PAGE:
2-member array.

- (dtucker) [mux.c] Include paths.h inside ifdef HAVE_PATHS_H.
- (dtucker) [ defines.h sftp-client.c sftp-server.c sftp.c]
   Do not enable statvfs extensions on platforms that do not have statvfs.
- (dtucker) OpenBSD CVS Sync
   - 2008/05/19 06:14:02
     [packet.c] unbreak protocol keepalive timeouts bz#1465;
     ok dtucker@
   - 2008/05/19 15:45:07
     [sshtty.c ttymodes.c sshpty.h]
     Fix sending tty modes when stdin is not a tty (bz#1199). Previously
     we would send the modes corresponding to a zeroed struct termios,
     whereas we should have been sending an empty list of modes.
     Based on patch from daniel.ritz AT; ok dtucker@ markus@
   - 2008/05/19 15:46:31
     support -l (print fingerprint) in combination with -F (find host) to
     search for a host in ~/.ssh/known_hosts and display its fingerprint;
     ok markus@
   - 2008/05/19 20:53:52
     unbreak tree by committing this bit that I missed from:
     Fix sending tty modes when stdin is not a tty (bz#1199). Previously
     we would send the modes corresponding to a zeroed struct termios,
     whereas we should have been sending an empty list of modes.
     Based on patch from daniel.ritz AT; ok dtucker@ markus@

Darren Tucker

I would like to thank Darren for adding so many new features (with help from others) to OpenSSH besides killing so many bugs! The developers' summary reports provide insights and perspectives that you just can't get from reading the cvs source changes. We appreciate all that you do for OpenSSH and OpenBSD! You are officially my "Shut-up-and-hack!" hero. :-)

(c2k8 hackathon summary to be continued)

(Comments are closed)

  1. By Shane J Pearson ( on

    I have Darren to thank for teaching me the innards of protocols and introducing me to sed and awk and more creative and interesting ways to attack problems. For me this followed on to a love for UNIX-like systems.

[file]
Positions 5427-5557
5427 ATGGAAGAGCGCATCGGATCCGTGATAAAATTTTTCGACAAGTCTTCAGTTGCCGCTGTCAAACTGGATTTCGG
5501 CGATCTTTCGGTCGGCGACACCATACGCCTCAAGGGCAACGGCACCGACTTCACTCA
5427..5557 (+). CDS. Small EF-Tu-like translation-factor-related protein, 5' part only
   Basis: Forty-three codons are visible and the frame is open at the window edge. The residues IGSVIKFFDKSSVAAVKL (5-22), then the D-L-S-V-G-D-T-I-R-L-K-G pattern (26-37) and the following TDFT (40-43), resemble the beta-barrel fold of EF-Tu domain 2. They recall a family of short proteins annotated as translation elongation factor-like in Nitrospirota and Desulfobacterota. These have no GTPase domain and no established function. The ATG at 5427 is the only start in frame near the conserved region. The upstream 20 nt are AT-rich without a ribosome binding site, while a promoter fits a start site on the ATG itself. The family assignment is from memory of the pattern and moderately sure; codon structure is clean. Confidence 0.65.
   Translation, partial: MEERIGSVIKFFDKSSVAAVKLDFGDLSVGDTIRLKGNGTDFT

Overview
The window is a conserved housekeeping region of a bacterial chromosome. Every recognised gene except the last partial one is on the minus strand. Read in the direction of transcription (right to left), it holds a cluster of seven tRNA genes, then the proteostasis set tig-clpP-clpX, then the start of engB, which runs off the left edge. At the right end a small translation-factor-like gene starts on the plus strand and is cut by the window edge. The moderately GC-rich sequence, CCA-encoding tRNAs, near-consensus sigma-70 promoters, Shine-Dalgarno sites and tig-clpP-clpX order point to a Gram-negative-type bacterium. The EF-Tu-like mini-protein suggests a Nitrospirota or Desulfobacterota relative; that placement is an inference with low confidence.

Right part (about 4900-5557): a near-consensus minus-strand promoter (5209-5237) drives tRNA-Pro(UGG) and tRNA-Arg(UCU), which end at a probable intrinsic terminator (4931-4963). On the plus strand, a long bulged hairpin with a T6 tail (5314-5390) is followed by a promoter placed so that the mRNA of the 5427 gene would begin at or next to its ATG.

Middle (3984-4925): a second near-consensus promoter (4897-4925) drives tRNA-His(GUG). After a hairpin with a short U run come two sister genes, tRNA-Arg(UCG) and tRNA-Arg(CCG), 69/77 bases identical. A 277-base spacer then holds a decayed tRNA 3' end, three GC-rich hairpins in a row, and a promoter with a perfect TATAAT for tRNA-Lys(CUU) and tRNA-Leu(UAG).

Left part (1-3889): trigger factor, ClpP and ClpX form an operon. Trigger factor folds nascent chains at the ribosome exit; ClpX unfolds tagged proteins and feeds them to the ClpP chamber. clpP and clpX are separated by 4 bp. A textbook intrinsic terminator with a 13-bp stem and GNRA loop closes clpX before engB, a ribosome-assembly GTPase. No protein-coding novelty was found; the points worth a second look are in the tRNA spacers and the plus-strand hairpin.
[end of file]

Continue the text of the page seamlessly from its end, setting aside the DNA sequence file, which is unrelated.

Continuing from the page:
I'm glad I asked for the long-answer's!

    So thank you Darren for that and putting you're impressive skills towards my favourite OS!

    Mate you are a bloody legend. ; -)

  2. By Anonymous Coward ( on

    Is it just me, or are others here curious about what WM the developers generally use? Not that it matters much, though, but still ... ;-)

    1. By Anonymous Coward ( on

      > Is it just me, or are others here curious about what WM the developers generally use? Not that it matters much, though, but still ... ;-)

      I'll defend Darren. His OpenBSD laptop died so he ended up using his work laptop. Trust me I ragged enough on him that whole week :-)

  3. By Ed Ahlsen-Girard ( girarde chez on

    And the other company whose name begins with G is?

    1. By diw ( on

      > And the other company whose name begins with G is?

      1. By tedu ( on

        > > And the other company whose name begins with G is?

        Godaddy doesn't employ any openbsd developers that I'm aware of.

    2. By Anonymous Coward ( on

      > And the other company whose name begins with G is?

      G-Unit, of course.

    3. By Miod Vallat (miod) on

      > And the other company whose name begins with G is?

      Grumpy Software, Inc.

  4. By Darren Tucker (dtucker) on

    I don't consider myself a hardcore anything, and most of the work mentioned in the article was done by other people and not me. The amount of information in the article is due to them.

    Some answers to the various questions:

    * yes this was the first hackathon I attended although I've been with the project about 5 years.

    * as "Anonymous Coward" mentioned the macbook isn't mine personally, and it's running OS X with OpenBSD i386 and amd64 VMs. It also had a handful of other VMs that are OpenSSH Portable target platforms (as is OS X itself) but didn't really use them.

    * as AC also mentioned, he did in fact give me grief about it. (glad to see you made it back to Texas safely, AC :-)

    * before its display died, my Thinkpad R40 ran twm in the default configuration except for a brief experiment with wm2. My usual window load (a bunch of xterms and a browser) doesn't tend to tax WMs much.

    * Site Reliability encompasses more than system administration although that's certainly part of it (for some interesting values of "system"). I can spend some of my time on OpenSSH although to date this has been hit and miss, and I should make it a more regular thing.

    * the other "G" company is represented at the table. Hi, guys :-)

    * WRT being Australian and working on OpenSSH: there seems to be some unwritten rule that Australian developers have to work mainly on ssh or device drivers, and I suck at kernel development.


Copyright © - Daniel Hartmeier. All rights reserved. Articles and comments are copyright their respective authors, submission implies license to publish on this web site. Contents of the archive prior to as well as images and HTML templates were copied from the fabulous original with Jose's and Jim's kind permission. This journal runs as CGI with httpd(8) on OpenBSD, the source code is BSD licensed. undeadly \Un*dead"ly\, a. Not subject to death; immortal. [Obs.]